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Discussion Starter · #1 ·
Hi all,
I am just looking into getting my first bike and after lots of ready and research I am considering either a Ninja 400 or Rebel 500. Yes two completely different styles of bike but I like them both and if money wasn`t an object I would get one of each.... and maybe will in future. I am planning to use the bike for fun, fair weather weekend rides.
I can see pros and cons for each so I would like to hear some expert opinions of these or similar bikes for a beginner rider.
The Ninja gets great reviews and seems to be highly recommended as a starter bike. I have sat on it and it fits me well, I am a short-ass (5`10 / 177cm) but I can comfortably flat-foot both feet over the bike. It is also very light so should be easy to maneuver at low speed and less risk of a beginner dropping it. With it being a sports bike I would also be planning of wearing full safety gear (racing leathers) when riding it.
The Rebel feel super comfortable to sit on and looks great, I do wish it sounded a bit more `Harley` though and I`m sure I would get tempted to modify/bobber it over time. However I understand that with this riding position and the extra weight it might not be so easy to maneuver at low speed so might not be so easy for a beginner. Also I would probably look a tit wearing full racing leathers on this style of bike but am concerned that riding jeans and leather jacket (i.e. typical cruiser style gear) will not be as safe to wear so this would also be a considering factor.

So what are your opinions? Would a bobber be too much more tricky to handle than a small sports bike? Can you be as safe wearing cruiser style gear as racing leathers?
 

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Foist off. It is a good idea to include your location so it will appear at the left.
Riding gear and safety, and issues like Brexit, all register differently in different folks brains. So too does appearance. These will guide you in what you buy. It is really hard to function if your head or chest is scrambled. A wonky knee, and or other leg and arm parts are not as critical. Start with a decent helmet and jacket, decent boots and gloves, and rain pants to cover whatever you are wearing.
Oily greasy jeans are traditional according to the ton up boys.
In your other post you said you were a Brit in Switzerland. If that featured in your notes at left, it will remind me which language to use.

UK
 

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I don't like the idea of choosing riding gear based on the "style" of the bike. You should get the most protection that you feel comfortable wearing regardless of the bike. You mention getting "racing leathers" if you buy the Ninja. If you mean a one-piece suit, be aware that it is pretty impractical for daily street riding. No pockets, no ability to take the jacket off if going in a store or restaurant, and strange appearance like knee sliders and even potentially, a hump. Best choice for both bikes would be either a two piece leather or a two piece textile outfit, or even a combination of those two.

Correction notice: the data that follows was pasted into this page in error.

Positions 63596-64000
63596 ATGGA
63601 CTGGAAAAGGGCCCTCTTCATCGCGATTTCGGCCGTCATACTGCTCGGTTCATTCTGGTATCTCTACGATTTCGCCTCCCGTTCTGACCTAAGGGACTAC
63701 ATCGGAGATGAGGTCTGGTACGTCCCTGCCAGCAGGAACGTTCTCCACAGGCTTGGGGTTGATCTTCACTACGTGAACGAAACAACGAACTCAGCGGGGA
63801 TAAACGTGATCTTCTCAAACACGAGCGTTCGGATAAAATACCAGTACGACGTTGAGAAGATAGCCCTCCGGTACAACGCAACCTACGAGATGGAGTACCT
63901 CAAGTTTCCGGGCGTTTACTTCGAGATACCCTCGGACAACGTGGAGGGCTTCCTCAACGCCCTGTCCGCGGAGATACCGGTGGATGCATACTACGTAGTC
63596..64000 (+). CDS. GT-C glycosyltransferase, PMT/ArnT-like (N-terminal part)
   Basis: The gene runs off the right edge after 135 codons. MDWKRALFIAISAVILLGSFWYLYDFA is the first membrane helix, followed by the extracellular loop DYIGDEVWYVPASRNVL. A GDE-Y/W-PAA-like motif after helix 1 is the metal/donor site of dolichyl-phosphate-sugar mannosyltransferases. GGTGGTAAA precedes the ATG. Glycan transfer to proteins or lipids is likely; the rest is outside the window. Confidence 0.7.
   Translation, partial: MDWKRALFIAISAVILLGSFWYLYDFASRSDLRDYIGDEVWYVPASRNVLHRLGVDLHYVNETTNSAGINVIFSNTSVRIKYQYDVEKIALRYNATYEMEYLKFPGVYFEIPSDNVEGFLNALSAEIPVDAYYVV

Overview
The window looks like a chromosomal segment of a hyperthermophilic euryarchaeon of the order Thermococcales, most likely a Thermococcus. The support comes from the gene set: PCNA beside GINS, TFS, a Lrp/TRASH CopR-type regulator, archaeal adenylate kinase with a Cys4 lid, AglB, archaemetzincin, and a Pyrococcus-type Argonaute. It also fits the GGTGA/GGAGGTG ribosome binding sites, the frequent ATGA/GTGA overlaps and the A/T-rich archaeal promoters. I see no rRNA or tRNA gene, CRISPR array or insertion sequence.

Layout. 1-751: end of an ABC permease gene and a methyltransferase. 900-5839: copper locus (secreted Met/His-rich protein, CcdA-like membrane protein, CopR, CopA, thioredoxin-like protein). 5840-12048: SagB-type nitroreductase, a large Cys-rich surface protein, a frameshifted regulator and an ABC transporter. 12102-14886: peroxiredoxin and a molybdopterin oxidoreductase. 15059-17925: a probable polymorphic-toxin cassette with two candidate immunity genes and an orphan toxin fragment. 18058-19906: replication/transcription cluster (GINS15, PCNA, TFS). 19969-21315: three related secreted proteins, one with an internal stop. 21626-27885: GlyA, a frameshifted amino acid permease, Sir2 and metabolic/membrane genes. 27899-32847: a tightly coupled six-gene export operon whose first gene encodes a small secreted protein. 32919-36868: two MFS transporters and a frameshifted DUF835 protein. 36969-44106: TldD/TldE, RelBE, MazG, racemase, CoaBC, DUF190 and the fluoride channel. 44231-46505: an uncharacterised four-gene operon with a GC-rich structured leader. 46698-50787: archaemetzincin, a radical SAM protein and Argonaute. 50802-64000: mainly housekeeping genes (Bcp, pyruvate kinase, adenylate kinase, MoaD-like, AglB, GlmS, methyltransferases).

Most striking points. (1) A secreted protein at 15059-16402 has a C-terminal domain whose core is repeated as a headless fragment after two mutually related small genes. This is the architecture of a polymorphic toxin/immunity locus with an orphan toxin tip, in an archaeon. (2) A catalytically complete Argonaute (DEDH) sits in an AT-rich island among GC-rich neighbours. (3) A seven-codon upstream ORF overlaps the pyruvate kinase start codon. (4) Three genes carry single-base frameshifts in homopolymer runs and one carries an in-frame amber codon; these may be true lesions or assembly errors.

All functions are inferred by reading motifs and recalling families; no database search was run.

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If you go used you can potentially get two "first" bikes. I had a Buell Blast (500 single) and a Honda Rebel (250cc parallel twin) as my firsts.

I think either the Ninja 400 or the Rebel 500 would suit a beginner well. The Rebel 500 is a bike that's good enough for experienced riders and beginners alike. The new generation Rebels also have a lot of improvements on the old ones as well.

The Ninja 400 is definitely more of a beginner than a bike you'll hold onto forever, but it should have enough grunt to put a smile on your face for at least a season. Though if I'm honest, I don't see much incentive to getting a new low end Ninja when used ones are so cheap and plentiful.

As for your gear, you can do what those with multiple bikes do and get gear that looks and works good with different disciplines. :)
 

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Kevlar jeans and a well rated textile or leather jacket will look good on either style bike. I started on a Ninja 300 and, by 6 months in, I was craving more power. Did I need more power? No, so I rode it another 6 months before upgrading. If I had started with a 400, I probably would have been inclined to keep it longer. Regardless, I'd say to choose the one that you think will be better for you over the long haul...